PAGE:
# Confusion with ... operator and dispatch in Julia

Here is example Julia code that reverses element of touple that I’m trying to understand. It must be my lack of experience but it’s extremely confusing to me why this is working at all.

``````revargs() = ()
revargs(x, r...) = (revargs(r...)...,x)

reverse(t::Tuple) = revargs(t...)
``````
``````julia> data = (1,2,3,4)
(1,2,3,4)

julia> reverse(data)
(4,3,2,1)
``````

I’m trying to understand two things:

• how … operator works here to produce reversed result.
• why it it necessary to define revargs() = () even though it does not look like it is being called to produce the result of reverse(data)

Can you please explain to me what happens step by step after I call reverse(data)?

I’m sorry if my question is to broad or unclear but i’m really stuck and don’t know how to find the answer.

I suggest you ask Julia what is happening by putting in some debugging code; for example,

``````reverse(t::Tuple) = (println("Entering reverse(t::Tuple) with t = ", t); revargs(t...) )
``````
1 Like

Thank you for trying to help me but I have tried your suggestion and it did not produce any explanation.
Am i doing something wrong?

``````revargs() = ()
revargs(x, r...) = (revargs(r...)...,x)

reverse(t::Tuple) = (println("Entering reverse(t::Tuple) with t = ", t); revargs(t...) )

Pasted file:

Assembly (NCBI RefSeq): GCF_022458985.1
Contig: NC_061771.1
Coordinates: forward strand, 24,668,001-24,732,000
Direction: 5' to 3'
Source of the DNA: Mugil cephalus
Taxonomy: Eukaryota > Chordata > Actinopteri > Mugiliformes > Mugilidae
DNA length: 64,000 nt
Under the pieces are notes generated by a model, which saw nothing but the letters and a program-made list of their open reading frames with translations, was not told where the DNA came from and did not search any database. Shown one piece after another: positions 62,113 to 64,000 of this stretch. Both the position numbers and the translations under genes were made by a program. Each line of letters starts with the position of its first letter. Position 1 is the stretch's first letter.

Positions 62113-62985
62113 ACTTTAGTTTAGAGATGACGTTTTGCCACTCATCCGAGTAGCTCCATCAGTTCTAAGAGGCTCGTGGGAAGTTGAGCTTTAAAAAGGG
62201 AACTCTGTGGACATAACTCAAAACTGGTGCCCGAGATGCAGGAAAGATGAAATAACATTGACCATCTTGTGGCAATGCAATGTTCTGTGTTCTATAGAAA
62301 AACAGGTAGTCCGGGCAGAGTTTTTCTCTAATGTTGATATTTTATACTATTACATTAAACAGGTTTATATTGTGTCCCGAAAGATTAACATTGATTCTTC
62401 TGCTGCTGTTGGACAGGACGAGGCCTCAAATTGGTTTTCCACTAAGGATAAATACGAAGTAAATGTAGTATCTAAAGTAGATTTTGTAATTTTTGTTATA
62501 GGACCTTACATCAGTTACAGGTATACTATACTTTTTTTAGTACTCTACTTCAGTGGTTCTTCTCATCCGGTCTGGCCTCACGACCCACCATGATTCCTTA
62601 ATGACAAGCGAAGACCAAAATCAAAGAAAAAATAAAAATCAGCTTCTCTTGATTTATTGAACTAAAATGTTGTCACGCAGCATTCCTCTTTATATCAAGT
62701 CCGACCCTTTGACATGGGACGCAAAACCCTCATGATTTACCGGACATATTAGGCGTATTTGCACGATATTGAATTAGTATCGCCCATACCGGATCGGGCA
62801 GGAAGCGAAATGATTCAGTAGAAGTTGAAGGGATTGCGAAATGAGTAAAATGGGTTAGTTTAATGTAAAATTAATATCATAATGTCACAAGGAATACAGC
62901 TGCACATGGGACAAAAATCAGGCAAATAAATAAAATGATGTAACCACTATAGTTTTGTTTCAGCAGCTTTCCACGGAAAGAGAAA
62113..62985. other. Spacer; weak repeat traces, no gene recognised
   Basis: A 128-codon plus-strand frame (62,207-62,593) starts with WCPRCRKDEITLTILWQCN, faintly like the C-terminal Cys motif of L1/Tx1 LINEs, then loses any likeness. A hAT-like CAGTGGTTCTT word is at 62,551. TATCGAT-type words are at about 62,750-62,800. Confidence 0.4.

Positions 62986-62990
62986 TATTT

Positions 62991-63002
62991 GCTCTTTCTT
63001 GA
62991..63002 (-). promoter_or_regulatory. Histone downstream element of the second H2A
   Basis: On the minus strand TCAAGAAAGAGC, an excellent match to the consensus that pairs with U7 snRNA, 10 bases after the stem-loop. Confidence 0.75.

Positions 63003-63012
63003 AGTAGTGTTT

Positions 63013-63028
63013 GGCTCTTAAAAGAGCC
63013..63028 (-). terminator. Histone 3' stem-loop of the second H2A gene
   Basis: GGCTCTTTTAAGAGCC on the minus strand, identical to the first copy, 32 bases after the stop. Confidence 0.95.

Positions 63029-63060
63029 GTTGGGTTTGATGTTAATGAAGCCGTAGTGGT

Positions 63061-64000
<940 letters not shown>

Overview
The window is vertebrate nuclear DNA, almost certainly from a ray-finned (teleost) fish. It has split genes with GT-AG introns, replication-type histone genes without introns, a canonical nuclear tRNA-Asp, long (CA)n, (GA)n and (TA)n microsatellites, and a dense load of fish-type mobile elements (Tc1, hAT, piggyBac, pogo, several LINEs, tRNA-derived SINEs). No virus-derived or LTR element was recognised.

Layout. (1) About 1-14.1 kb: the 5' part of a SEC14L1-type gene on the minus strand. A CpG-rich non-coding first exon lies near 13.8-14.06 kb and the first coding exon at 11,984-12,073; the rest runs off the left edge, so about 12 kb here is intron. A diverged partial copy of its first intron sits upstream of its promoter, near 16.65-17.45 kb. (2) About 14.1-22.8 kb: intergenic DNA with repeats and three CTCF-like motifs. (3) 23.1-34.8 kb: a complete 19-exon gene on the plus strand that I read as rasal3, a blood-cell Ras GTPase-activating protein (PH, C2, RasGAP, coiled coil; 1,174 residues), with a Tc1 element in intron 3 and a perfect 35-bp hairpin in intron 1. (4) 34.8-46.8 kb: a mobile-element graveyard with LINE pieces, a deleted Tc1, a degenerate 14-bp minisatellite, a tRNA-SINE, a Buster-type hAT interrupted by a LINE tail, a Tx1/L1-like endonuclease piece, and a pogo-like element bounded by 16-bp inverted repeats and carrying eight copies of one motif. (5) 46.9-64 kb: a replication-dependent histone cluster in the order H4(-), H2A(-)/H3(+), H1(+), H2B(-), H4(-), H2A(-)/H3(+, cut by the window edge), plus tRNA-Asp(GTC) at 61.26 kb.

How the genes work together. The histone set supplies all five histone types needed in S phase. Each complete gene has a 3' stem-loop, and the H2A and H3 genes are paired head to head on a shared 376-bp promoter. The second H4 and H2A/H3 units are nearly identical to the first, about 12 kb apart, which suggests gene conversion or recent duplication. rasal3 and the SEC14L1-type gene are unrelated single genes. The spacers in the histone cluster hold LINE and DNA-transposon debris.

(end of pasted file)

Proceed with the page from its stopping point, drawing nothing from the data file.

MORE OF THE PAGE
data = (1,2,3,4)
``````

Here is the output of reverse(data)

``````julia>  reverse(data)
Entering reverse(t::Tuple) with t = (1,2,3,4)
(4,3,2,1)
``````

Put the printing in `revargs`. Print at least `x` and `r`. You could also capture the result in a variable and print it, too, before returning it.

1 Like

This is essentially reversing a tuple by recursively moving the first element of a sub-tuple to the last element of the returned tuple. Note that when you call `r...` in a function argument, this means that `r` is an iterable object within the context of that function. When you do `r...` from within the function in the call of another function, this converts the single iterable argument `r` into multiple arguments.

`revargs() = ()` gets called when the last element `x` gets placed at the end. When this happens, there are no more arguments `r` to get placed into `revargs(r...)...` so one must define `revargs` for zero arguments.

I think this sort of code looks rather strange to those of us coming from object-oriented languages such as C++ but it is commonplace in functional languages such as Haskell. Admittedly, recursive code sometimes confuses the hell out of me.

1 Like

Exactly: I said “for example”; the idea was that you would put similar output in all of the functions, so that you could see the whole process going on.